Defense budget: to cut $100 billion, Army and Marines will shrink
The Defense budget signals the close of 'endless money' for post-9/11 spending, Secretary Robert Gates says. Some cuts will be reinvested in the military, others will go to deficit reduction.
The Pentagon budget, rolled out Thursday, is the realization of a warning Defense Secretary Robert Gates issued shortly after America’s economy took a turn for the worse – that the “culture of endless money” created in the booming post-9/11 defense budget would soon be coming to an end.Skip to next paragraph
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It is also the Pentagon’s bid to preempt even larger cuts from the White House or Congress, which were expected if the military did not curtail what Mr. Gates Thursday called the department’s often “wasteful, excessive, and unneeded spending.”
At $553 billion, the budget is some $13 billion less than the Pentagon expected for 2012, says Gates, but still represents 3 percent growth over fiscal year 2011, and the Pentagon remains the largest single spender of federal dollars.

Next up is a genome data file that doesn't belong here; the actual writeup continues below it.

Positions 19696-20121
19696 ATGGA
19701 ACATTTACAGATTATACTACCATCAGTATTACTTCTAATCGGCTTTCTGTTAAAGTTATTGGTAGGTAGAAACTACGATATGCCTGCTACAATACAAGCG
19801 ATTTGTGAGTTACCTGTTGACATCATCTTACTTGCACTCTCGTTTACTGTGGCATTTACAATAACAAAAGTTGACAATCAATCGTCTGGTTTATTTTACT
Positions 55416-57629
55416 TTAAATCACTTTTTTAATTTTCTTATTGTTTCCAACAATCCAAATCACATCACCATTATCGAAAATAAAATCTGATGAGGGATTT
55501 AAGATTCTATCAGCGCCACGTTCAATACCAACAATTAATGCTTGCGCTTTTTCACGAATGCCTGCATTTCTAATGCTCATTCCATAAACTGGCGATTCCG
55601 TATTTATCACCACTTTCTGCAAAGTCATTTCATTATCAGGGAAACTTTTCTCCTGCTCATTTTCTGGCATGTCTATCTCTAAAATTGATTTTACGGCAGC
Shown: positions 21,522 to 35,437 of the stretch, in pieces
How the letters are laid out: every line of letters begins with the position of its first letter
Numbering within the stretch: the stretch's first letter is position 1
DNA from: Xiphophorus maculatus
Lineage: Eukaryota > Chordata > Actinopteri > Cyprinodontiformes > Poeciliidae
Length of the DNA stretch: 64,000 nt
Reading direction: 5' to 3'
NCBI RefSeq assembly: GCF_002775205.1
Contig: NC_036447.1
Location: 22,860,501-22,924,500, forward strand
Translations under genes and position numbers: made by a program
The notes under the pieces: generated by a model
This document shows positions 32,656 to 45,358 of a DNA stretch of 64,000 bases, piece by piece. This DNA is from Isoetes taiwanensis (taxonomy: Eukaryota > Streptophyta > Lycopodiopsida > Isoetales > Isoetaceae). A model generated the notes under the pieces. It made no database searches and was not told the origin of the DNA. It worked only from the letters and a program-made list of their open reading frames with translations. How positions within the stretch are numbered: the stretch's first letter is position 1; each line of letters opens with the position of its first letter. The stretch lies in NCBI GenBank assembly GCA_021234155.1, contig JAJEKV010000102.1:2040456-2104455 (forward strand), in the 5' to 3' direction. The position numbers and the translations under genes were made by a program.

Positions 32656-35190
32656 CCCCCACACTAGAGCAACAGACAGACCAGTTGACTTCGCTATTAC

Indeed it’s all relative. While the Pentagon has identified $178 billion in cuts for the five years from fiscal year 2012 to 2016, it plans to reinvest about $100 billion of that into its own services, leaving the remainder for deficit reduction. Overall, the defense budget – which does not including the costs of the wars in Iraq and Afghanistan – will continue to increase until 2015, when it flattens.
Cuts to Army and Marines – after 2014
The 2015 cuts will include shrinking the size of the US Army and Marine Corps. The 2015 date is significant. Afghan forces are to assume responsibility for security in their country in 2014 – presumably allowing US forces to depart in large numbers. This is expected to save the Defense Department roughly $6 billion over the course of the five-year budget plan.
Cuts proposed for this fiscal year are likely to include programs that the services hold dear, including the Marine Corps' Expeditionary Fighting Vehicle, a high-speed landing craft conceived during the Reagan administration and plagued with cost overruns.